Birth control pills are commonly prescribed to woman with PCOS, as they can help reduce symptoms and regulate the menstrual cycle.

Metformin is another common prescription for PCOS. Actually a diabetes medication, Metformin helps restore regular menstrual, as well as improves the woman’s fertility.


Electrolysis or Laser Treatments Are Sometimes Recommended

This may particularly be the case for women with serious cases of excess body hair, in particular occurrences on the face and chest.

Because these are cosmetic symptoms, opinions on its use are divided in the medical community.

However, most professionals recognise that these embarrassing side effects can affect a woman’s self-esteem, leading to other issues such as stress and depression.


So What is Insulin Resistance? – The Pancreas is Panicking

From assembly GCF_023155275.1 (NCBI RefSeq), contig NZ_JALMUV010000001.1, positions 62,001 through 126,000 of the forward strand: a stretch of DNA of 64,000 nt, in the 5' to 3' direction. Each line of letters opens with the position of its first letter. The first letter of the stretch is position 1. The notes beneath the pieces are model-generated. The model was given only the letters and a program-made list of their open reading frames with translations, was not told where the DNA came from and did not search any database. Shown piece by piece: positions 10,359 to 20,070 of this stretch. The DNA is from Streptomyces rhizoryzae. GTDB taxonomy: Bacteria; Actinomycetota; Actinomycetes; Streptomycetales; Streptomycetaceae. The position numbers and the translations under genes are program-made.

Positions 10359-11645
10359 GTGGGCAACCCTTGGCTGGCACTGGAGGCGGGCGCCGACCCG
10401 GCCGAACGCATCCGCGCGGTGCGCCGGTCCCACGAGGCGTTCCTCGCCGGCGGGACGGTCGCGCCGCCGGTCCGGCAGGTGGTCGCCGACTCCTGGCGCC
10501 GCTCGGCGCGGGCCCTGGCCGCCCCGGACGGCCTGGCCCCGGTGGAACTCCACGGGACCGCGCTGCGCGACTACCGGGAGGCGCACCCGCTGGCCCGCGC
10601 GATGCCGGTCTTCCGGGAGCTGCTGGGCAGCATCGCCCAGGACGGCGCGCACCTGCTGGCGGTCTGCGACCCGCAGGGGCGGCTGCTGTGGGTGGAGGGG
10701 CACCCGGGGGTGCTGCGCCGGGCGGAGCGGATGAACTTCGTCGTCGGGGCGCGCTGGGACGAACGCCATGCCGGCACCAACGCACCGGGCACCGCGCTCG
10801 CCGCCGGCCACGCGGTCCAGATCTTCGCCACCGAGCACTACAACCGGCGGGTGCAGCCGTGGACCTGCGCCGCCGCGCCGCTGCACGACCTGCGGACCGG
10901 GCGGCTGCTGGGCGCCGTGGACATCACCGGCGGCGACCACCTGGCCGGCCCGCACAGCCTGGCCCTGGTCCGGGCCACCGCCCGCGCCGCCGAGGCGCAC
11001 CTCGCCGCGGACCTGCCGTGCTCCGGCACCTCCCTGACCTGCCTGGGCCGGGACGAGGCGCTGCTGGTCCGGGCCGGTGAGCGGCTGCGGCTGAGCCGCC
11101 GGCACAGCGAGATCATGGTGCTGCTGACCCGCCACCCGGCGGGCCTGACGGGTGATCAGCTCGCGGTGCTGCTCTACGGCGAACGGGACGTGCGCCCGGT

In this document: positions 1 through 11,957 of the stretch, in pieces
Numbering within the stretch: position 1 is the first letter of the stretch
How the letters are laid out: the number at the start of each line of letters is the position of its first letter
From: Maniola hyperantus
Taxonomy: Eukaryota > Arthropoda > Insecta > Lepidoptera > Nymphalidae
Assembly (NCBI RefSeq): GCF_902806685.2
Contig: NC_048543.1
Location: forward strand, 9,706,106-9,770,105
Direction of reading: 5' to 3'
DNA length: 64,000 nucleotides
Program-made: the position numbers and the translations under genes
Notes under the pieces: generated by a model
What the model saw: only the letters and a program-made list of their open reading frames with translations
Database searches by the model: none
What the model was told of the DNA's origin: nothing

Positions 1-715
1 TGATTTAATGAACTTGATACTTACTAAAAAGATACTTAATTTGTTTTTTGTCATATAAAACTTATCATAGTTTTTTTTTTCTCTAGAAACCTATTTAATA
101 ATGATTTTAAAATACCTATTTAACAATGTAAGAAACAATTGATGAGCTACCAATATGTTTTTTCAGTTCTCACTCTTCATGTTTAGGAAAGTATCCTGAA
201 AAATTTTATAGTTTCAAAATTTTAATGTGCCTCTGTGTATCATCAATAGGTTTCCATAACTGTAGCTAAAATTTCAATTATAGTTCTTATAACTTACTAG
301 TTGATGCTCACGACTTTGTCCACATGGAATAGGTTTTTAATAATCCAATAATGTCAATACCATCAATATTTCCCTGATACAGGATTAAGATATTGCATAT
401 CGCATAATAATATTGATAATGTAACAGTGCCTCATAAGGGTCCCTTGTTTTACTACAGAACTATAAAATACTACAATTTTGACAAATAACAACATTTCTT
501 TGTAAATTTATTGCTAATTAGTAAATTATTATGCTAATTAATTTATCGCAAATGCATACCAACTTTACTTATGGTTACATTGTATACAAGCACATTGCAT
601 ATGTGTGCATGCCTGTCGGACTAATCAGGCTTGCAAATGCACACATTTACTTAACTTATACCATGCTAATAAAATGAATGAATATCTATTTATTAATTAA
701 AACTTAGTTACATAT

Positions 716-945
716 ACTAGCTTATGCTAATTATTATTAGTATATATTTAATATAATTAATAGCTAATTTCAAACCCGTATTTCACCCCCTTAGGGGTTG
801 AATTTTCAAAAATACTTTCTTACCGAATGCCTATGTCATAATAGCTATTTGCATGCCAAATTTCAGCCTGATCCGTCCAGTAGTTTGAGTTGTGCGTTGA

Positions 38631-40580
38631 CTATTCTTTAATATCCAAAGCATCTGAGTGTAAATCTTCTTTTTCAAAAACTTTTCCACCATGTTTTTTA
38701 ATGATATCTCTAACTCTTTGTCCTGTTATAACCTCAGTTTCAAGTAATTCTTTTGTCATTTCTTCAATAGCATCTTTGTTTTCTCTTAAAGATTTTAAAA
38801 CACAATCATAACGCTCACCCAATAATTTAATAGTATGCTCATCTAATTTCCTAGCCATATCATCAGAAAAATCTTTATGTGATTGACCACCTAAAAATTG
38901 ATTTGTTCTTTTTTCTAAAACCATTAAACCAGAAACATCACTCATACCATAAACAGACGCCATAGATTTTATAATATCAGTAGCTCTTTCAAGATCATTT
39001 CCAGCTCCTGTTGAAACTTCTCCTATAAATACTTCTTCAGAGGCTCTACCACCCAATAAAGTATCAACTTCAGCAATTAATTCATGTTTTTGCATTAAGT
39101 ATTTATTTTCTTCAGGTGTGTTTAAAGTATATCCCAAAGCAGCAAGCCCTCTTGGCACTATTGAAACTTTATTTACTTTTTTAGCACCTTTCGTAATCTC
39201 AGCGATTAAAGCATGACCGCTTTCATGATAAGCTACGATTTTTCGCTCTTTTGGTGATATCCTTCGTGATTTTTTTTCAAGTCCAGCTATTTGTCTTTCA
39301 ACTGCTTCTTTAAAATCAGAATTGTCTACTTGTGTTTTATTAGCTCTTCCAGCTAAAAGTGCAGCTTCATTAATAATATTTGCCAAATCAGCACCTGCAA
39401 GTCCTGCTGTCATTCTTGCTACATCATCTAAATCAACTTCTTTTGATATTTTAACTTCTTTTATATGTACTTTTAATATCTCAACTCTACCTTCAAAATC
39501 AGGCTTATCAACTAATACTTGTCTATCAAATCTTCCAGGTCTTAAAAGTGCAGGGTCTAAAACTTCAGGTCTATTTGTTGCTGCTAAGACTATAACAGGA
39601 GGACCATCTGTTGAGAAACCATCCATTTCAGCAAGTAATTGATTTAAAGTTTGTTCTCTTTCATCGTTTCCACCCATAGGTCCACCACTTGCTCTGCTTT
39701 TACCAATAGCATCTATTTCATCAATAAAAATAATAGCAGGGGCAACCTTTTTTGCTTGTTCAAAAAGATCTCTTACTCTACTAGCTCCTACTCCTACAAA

Women who receive a PCOS diagnosis may be familiar with the term insulin resistance, which is one of the more common PCOS symptoms.

Insulin is a hormone produced by the pancreas, which helps carry sugar from blood to the body’s cells – allowing it to be subsequently burned to create energy.

Unfortunately, polycystic ovarian disease causes the cells to respond inappropriately to the insulin which, in turn, causes the pancreas to panic and produce yet more insulin.

Ultimately high levels of insulin in the blood increases the woman’s chances of getting more serious conditions and illnesses, such as:

  • Type 2 Diabetes
  • Cardiovascular Disease
  • Stroke